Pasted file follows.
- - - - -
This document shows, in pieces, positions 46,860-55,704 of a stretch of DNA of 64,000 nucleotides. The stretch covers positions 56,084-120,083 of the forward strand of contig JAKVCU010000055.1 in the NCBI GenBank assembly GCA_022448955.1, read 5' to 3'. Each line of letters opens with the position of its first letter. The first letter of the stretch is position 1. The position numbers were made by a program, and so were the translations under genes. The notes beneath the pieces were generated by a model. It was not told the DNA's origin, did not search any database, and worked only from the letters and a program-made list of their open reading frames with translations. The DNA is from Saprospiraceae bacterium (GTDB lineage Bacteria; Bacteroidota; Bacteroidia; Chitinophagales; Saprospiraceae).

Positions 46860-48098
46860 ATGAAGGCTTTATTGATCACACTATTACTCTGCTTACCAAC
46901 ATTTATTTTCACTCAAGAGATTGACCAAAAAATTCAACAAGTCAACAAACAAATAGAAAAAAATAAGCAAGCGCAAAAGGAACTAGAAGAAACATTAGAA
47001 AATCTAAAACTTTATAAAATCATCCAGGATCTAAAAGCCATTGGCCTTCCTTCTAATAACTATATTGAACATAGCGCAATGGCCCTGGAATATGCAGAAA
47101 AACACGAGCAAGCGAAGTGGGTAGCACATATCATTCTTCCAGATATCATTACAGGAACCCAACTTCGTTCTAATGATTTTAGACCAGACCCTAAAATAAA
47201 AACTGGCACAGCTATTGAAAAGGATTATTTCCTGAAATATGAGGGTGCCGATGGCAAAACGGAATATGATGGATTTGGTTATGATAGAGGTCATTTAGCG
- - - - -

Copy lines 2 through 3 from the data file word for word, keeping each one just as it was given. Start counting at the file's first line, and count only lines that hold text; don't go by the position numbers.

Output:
Positions 46860-48098
46860 ATGAAGGCTTTATTGATCACACTATTACTCTGCTTACCAAC